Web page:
A company called Deep Space Industries (DSI) will soon be launching spacecraft designed to locate nearby asteroids and harvest the raw materials within them. They have also created a 3D printer that will build metal parts from the asteroid material.
"This is the first commercial campaign to explore the small asteroids that pass by Earth," said Deep Space Chairman Rick Tumlinson. "Using low cost technologies and combining the legacy of our space program with the innovation of today's young high tech geniuses, we will do things that would have been impossible just a few years ago."
The spacecraft, called "Firefly" weigh about 70 lbs each and DSI intends to build a small fleet of them. The first group of Fireflies will be launched in 2015, going up into space on the backs of large communication satellites. Combining the Firefly launch with the launch of the communication satellites allows DSI to get a discounted rate. Once in orbit though, the Fireflies will take off on their own in search of asteroids to mine.
DSI expects the initial expedition to last up to four years and return between 60 and 150 lbs of raw materials. Once they have the materials in hand, they will begin building parts with them. In order to do that the engineers at DSI had to design a specialized 3D printer called the MicroGravity Foundry.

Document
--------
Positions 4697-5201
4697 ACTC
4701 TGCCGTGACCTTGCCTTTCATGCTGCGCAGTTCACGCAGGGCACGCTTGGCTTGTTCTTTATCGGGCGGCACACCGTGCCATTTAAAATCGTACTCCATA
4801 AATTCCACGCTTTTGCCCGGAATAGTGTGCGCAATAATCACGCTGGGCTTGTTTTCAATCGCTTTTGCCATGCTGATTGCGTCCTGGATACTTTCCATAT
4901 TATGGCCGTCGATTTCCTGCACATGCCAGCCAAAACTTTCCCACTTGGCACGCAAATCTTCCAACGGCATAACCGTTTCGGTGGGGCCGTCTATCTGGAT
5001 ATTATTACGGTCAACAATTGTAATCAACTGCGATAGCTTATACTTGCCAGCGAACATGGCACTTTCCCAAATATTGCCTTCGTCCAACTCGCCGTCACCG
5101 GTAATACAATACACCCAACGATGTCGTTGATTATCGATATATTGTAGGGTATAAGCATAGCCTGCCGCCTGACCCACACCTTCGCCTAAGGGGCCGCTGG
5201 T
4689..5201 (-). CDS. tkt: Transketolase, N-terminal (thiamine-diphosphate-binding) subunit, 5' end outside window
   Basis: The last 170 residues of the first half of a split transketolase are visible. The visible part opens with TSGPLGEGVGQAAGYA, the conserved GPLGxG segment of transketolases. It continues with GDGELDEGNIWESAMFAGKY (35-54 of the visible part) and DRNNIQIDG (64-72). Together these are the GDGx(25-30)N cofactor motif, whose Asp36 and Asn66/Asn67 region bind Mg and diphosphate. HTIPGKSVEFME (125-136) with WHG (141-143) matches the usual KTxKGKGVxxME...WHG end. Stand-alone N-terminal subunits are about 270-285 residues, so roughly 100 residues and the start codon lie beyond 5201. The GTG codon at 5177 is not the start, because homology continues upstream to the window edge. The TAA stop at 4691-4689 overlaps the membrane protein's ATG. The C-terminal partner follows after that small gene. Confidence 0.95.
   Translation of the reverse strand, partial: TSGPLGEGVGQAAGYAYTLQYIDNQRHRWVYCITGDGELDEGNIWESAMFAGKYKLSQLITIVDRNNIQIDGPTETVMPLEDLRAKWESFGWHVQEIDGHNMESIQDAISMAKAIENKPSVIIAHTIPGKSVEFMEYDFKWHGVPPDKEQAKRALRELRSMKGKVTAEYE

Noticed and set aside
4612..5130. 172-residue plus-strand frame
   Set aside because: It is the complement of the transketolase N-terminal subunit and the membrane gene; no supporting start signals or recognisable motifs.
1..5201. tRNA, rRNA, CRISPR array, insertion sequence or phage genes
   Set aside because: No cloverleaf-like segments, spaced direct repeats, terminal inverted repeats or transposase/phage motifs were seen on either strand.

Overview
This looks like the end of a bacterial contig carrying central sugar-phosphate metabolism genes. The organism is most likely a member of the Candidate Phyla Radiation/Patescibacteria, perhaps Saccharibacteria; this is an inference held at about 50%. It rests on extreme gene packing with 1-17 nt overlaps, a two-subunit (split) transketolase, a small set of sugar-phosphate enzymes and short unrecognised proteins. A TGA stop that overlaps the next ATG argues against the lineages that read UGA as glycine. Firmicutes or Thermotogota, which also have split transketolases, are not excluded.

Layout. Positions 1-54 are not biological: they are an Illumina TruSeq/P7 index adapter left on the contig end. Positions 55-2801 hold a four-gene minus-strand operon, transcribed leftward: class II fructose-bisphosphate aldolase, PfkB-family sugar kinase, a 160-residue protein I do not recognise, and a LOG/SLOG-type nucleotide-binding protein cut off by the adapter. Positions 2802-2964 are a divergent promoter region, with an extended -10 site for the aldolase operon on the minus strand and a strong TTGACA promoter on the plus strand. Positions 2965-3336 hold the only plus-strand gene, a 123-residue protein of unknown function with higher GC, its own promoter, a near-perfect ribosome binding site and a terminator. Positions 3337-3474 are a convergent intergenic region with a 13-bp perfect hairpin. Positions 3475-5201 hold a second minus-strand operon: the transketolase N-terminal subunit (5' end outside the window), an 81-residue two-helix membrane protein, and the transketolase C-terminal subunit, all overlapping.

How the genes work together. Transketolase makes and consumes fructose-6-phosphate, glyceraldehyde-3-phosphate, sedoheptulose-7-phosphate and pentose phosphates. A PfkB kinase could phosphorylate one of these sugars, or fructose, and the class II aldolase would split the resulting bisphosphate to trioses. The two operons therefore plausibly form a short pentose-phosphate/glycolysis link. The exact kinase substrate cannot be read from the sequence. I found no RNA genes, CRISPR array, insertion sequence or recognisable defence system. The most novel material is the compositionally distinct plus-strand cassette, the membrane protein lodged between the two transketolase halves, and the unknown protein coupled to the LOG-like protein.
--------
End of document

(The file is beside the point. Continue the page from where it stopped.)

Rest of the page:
"The MicroGravity Foundry is the first 3D printer that creates high density, high strength metal components even in zero gravity," said Stephen Covey, a co-founder of DSI and inventor of the process. "Other metal 3D printers sinter powdered metal, which requires a gravity field and leaves a porous structure, or they use low melting point metals with less strength."
The DSI project is so exciting that even NASA wants in on it. They believe it may be possible to use the volatile compounds in the asteroids as rocket propellant. If the Firefly technology could be adapted it would allow NASA to treat the asteroids like space-age gas stations. Astronauts could mine the compounds and refuel mid-flight.